On 14 May it was reported that the final meeting of the War Memorial Committee had been held. The memorial cost £649 12s 1d against income raised of £672 17s 5d. The committee’s Honorary Secretary Mr Nicholls was presented with an engraved silver cigarette box by Mr Mann, who spoke of the capable manner in which he had carried out his duties.

In 1944 the war memorial was damaged by lorries driving on the Market Place. In October of that year Olney Parish Council met to discuss the erection of a Second World War memorial: a pavilion on the Recreation Ground was suggested. By October 1946, the decision was made not to raise funds for a Second World War memorial, because of a lack of public interest. At some point following this a dedication to the Second World War and the names of 19 local servicemen who died in that conflict were added to the First World War memorial. Four additional First World War names have also been added to the memorial since its erection, including that of Edgar Mobbs (whose memorial in Northampton, by Alfred Turner, is listed at Grade II*).

The war memorial was originally enclosed by low posts carrying a rail, but the landscaping of the Market Place has since been re-designed.


The Derbyshire stone memorial stands in the northern end of the Market Place, adjacent to numerous Grade II-listed buildings and the Grade II*-listed Gilpin House and Orchard Side, Cowper House and Newton Museum. It takes the form of a c6m tall column, square on plan, rising from a pedestal and two-stepped base.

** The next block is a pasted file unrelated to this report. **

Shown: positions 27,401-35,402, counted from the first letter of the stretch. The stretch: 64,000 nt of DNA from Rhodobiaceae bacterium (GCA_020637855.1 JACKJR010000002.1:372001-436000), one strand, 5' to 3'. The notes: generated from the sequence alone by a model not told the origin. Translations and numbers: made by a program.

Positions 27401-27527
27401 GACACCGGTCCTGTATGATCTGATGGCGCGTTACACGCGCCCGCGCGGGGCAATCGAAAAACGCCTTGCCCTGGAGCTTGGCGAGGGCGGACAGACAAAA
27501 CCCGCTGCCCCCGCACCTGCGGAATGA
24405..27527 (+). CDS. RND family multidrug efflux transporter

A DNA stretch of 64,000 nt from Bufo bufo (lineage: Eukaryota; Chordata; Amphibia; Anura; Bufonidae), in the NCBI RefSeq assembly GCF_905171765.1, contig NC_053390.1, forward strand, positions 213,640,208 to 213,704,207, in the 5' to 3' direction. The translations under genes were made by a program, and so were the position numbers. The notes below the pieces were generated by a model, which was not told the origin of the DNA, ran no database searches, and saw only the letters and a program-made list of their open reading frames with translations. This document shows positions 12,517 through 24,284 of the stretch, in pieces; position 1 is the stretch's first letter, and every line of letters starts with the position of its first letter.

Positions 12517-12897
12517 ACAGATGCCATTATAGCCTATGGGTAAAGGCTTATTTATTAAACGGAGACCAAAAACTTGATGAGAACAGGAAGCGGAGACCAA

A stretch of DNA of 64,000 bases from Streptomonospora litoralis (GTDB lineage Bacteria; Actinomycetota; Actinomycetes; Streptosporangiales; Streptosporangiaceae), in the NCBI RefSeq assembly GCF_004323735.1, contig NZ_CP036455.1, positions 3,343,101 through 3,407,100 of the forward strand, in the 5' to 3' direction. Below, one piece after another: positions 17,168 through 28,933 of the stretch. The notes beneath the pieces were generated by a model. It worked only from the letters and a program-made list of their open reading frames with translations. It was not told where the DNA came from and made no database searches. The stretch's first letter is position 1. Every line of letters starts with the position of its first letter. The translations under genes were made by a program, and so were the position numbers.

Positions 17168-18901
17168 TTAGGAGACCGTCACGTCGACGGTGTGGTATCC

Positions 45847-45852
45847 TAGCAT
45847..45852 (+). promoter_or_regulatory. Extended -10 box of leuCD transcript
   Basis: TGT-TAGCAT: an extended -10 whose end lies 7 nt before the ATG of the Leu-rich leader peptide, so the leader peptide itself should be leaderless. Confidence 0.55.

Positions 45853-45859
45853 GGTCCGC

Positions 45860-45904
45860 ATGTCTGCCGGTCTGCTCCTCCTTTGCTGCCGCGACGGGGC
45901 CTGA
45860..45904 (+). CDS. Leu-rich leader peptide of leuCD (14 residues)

The column is ornamented with wreaths carved in low relief on each face at its foot, and a narrow laurel leaf and ribbon band towards the top. The pedestal below dies back to the column foot. The incised inscriptions are recorded on the pedestal’s faces and the upper stage of the pedestal’s foot.

The principal dedicatory inscription to the front (north) face of the pedestal reads TO THE GLORY OF GOD/ AND IN MEMORY OF THE MEN/ FROM THIS TOWN/ WHO FELL IN THE GREAT WAR/ 1914 – 1919./ ”THEIR NAME LIVETH FOR EVERMORE” and below IN TOKEN OF SORROW FOR THEIR LOSS,/ OF PRIDE IN THEIR VALOUR./ 1939 – 1945. The First World War names are listed in inset panels on the other three faces, with the Second World War names recorded on the upper stage of the pedestal’s foot.


Milton Keynes Heritage Association, accessed 27 September 2017 from www.mkheritage.org.uk/odhs/olney-war-memorial/
War Memorials Online, accessed 30 April 2018 from https://www.warmemorialsonline.org.uk/memorial/115153/
War Memorials Register, accessed 30 April 2018 from https://www.iwm.org.uk/memorials/item/memorial/8166
Bedfordshire Times and Independent, 6 May 1921; 6 October 1944; 11 October 1946.
Northampton Mercury, 9 January 1920; 22 April 1921; 6 May 1921; 11 February 1944.
The Bucks Herald, 23 April 1921.
The North Bucks Standard, 22 February, 28 June 1919; 21 February, 6 March 1920; 8 January 1921; 23 April, 7 May, 14 May 1921.


This building is listed under the Planning (Listed Buildings and Conservation Areas) Act 1990 as amended for its special architectural or historic interest.

End of official listing